Friedrich Karl von Tettenborn

From Wikipedia, the free encyclopedia
Jump to: navigation, search
Friedrich Karl von Tettenborn
Friedrich Karl von Tettenborn.jpg
Born 19 February 1778
Baden part of Sponheim County
Died 9 December 1845
Allegiance Austria, Russia, Baden
Service/branch Light cavalry
Years of service 1794-1815
Rank Lieutenant-colonel
Battles/wars French Revolutionary Wars, Napoleonic Wars (Wagram, Russia)
Other work Envoy for Baden

Baron Friedrich Karl of Tettenborn (19 February 1778, in what was then the Baden part of the County of Sponheim - 9 December 1845, Vienna) was a famous cavalry commander in the Austrian and Russian armies during the Napoleonic Wars.


Tettenborn first studied at the Waltershausen Forstwissenschaft and then at the Universities of Göttingen and Jena. In 1794 he joined the Austrian military and quickly rose to captain during the French Revolutionary Wars and Napoleonic Wars. In the Austro-French war he was in 1805 in the army under Mack, which dispersed after raising the siege of Ulm. At the battle of Wagram (1809), he rose to the rank of major. After the Treaty of Schönbrunn he accompanied prince Schwarzenberg to Paris.

At the outbreak of the Russian war of 1812, he entered the Russian army as a lieutenant colonel. At the head of Kutuzov's vanguard, he was again the first to engage at Moscow, pursuing the French as far as the Beresina at the head of the light cavalry, raising the siege of Vilnius, going beyond the Neman River, chasing MacDonald through East Prussia and occupying Königsberg.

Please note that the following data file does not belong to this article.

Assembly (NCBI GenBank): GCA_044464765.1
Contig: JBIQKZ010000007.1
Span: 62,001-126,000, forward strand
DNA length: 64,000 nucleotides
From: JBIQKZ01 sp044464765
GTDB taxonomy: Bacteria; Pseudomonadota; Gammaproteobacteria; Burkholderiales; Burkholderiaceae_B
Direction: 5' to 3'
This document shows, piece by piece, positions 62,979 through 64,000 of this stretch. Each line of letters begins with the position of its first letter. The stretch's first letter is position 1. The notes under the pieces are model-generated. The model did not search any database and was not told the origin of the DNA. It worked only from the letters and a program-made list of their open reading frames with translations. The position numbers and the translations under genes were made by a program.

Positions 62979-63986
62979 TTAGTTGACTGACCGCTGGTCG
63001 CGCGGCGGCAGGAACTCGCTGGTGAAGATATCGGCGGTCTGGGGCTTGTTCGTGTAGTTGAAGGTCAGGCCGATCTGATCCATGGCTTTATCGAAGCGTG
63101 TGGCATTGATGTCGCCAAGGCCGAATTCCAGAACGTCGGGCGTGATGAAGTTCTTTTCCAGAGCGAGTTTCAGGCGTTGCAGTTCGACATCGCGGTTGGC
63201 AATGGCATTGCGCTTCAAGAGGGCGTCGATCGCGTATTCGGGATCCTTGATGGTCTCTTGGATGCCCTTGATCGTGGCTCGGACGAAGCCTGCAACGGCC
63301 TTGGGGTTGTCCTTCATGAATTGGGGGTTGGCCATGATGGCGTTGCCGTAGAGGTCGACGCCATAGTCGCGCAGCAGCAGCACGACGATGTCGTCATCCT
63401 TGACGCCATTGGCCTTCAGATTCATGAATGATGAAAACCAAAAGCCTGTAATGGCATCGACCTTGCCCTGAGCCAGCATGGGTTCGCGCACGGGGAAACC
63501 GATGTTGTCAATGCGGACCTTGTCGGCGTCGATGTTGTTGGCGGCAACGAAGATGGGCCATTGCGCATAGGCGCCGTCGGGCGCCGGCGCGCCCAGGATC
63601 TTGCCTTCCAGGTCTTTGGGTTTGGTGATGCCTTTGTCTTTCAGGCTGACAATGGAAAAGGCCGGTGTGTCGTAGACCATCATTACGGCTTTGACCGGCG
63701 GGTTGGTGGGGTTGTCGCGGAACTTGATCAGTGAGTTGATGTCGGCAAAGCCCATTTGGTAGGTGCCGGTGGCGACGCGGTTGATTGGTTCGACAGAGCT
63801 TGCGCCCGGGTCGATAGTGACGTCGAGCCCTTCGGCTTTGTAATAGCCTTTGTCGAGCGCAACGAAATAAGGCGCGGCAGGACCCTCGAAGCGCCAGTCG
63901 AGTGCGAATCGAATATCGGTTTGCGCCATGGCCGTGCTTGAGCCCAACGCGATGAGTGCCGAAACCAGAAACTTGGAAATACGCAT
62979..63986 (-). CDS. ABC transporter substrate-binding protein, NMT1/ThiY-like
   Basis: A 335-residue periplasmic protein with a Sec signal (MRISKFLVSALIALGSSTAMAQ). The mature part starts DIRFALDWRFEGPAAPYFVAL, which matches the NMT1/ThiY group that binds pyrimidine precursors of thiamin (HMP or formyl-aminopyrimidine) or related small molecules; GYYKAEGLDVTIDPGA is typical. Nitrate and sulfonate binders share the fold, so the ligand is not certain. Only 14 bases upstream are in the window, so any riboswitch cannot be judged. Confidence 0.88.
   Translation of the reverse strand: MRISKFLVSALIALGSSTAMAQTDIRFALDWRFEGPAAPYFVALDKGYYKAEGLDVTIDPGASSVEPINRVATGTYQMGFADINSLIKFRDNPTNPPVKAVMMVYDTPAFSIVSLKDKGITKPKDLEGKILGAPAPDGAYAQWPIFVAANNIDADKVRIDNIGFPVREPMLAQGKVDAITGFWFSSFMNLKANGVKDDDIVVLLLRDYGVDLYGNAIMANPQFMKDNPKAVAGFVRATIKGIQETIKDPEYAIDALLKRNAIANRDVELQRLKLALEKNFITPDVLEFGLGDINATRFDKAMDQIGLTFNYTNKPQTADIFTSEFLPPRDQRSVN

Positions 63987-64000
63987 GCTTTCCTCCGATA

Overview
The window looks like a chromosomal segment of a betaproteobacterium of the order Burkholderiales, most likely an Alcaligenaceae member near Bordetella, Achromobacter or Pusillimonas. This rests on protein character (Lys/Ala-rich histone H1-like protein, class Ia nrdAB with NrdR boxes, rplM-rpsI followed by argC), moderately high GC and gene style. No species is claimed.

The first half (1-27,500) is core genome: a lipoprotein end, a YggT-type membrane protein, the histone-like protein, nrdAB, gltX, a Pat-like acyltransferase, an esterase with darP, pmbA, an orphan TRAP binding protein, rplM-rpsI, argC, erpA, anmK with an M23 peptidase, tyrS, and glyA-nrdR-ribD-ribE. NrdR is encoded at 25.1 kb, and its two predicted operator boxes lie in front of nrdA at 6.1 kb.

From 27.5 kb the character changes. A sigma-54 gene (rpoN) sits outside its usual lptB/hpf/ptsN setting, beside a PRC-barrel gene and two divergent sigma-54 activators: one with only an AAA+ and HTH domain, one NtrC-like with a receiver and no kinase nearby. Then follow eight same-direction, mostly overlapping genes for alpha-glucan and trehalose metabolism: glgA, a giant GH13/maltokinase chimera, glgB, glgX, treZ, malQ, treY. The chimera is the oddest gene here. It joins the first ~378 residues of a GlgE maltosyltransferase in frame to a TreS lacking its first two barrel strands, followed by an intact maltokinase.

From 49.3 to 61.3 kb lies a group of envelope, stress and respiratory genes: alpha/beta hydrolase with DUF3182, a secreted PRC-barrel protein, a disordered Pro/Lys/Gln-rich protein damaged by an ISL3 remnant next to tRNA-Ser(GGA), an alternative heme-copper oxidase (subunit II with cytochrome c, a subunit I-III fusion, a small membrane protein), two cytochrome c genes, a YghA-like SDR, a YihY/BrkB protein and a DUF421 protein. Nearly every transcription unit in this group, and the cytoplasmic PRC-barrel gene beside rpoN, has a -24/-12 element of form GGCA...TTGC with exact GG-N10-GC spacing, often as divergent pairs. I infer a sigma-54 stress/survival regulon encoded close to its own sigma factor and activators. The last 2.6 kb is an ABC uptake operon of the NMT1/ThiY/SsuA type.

Appointed oberst, he crossed the Vistula and Oder, joined up with general Tschernischew in Landsberg and then moved on Berlin. From there, he was dispatched to Hamburg, occupying it on 18 March 1813 after throwing back Morand at Bergedorf on the left bank of the Elbufer. Yet he had to leave the city to the advancing Davout on 30 May. His actions in Hamburg are judged critically. Fahl writes of von Tettenborn at this era "he observed Hamburg as a favourable location to enrich itself and to lead a straying life. He strove less for an earnest defence of the city than for collecting of an honorary award of 5,000 Friedriches d'or and for his appointment as an honorary citizen he was also the first honorary citizen of Hamburg." [1]

He then fought under Wallmoden against Davout and against Pécheux, after whose defeat he took Bremen on 15 October. In January 1814 he was delegated to use a single corps of light cavalry to maintain communications between the many separate Allied armies operating in France.

After the peace, he withdrew to his estates, and in 1818 he left the service of Russia to join that of Baden. Here he resolved the territorial differences between Baden and Bayern and was active in the foundation of the constitution. In 1819 he went to Vienna as an envoy, where he died on 9 December 1845.


  1. ^ Andreas Fahl, Das Hamburger Bürgermilitär 1814-1868;Berlin 1987, S. 24f m.w.Nw.